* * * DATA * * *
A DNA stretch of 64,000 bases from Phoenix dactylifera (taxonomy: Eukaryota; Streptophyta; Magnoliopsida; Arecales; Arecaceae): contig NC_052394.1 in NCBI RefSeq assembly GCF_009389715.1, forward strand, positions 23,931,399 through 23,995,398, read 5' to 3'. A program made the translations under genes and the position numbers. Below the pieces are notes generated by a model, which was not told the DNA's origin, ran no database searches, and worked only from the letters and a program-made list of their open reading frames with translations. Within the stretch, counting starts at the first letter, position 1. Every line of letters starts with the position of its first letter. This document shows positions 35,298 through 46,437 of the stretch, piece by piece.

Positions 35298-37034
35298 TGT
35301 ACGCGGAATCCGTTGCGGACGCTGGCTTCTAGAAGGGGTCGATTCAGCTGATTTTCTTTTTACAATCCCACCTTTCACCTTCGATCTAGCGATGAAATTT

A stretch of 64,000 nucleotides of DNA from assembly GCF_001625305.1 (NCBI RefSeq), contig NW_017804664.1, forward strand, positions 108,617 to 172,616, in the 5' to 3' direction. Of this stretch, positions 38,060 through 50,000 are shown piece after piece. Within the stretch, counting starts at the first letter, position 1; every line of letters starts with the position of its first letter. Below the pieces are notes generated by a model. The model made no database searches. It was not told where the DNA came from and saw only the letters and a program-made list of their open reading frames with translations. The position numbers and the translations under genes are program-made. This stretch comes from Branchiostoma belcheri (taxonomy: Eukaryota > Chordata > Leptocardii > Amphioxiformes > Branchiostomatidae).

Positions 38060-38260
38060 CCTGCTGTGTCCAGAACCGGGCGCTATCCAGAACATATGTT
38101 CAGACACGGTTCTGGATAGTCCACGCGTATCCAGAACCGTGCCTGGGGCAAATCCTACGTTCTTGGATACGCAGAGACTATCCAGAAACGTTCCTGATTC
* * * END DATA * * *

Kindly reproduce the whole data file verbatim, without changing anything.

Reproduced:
A DNA stretch of 64,000 bases from Phoenix dactylifera (taxonomy: Eukaryota; Streptophyta; Magnoliopsida; Arecales; Arecaceae): contig NC_052394.1 in NCBI RefSeq assembly GCF_009389715.1, forward strand, positions 23,931,399 through 23,995,398, read 5' to 3'. A program made the translations under genes and the position numbers. Below the pieces are notes generated by a model, which was not told the DNA's origin, ran no database searches, and worked only from the letters and a program-made list of their open reading frames with translations. Within the stretch, counting starts at the first letter, position 1. Every line of letters starts with the position of its first letter. This document shows positions 35,298 through 46,437 of the stretch, piece by piece.

Positions 35298-37034
35298 TGT
35301 ACGCGGAATCCGTTGCGGACGCTGGCTTCTAGAAGGGGTCGATTCAGCTGATTTTCTTTTTACAATCCCACCTTTCACCTTCGATCTAGCGATGAAATTT

A stretch of 64,000 nucleotides of DNA from assembly GCF_001625305.1 (NCBI RefSeq), contig NW_017804664.1, forward strand, positions 108,617 to 172,616, in the 5' to 3' direction. Of this stretch, positions 38,060 through 50,000 are shown piece after piece. Within the stretch, counting starts at the first letter, position 1; every line of letters starts with the position of its first letter. Below the pieces are notes generated by a model. The model made no database searches. It was not told where the DNA came from and saw only the letters and a program-made list of their open reading frames with translations. The position numbers and the translations under genes are program-made. This stretch comes from Branchiostoma belcheri (taxonomy: Eukaryota > Chordata > Leptocardii > Amphioxiformes > Branchiostomatidae).

Positions 38060-38260
38060 CCTGCTGTGTCCAGAACCGGGCGCTATCCAGAACATATGTT
38101 CAGACACGGTTCTGGATAGTCCACGCGTATCCAGAACCGTGCCTGGGGCAAATCCTACGTTCTTGGATACGCAGAGACTATCCAGAAACGTTCCTGATTC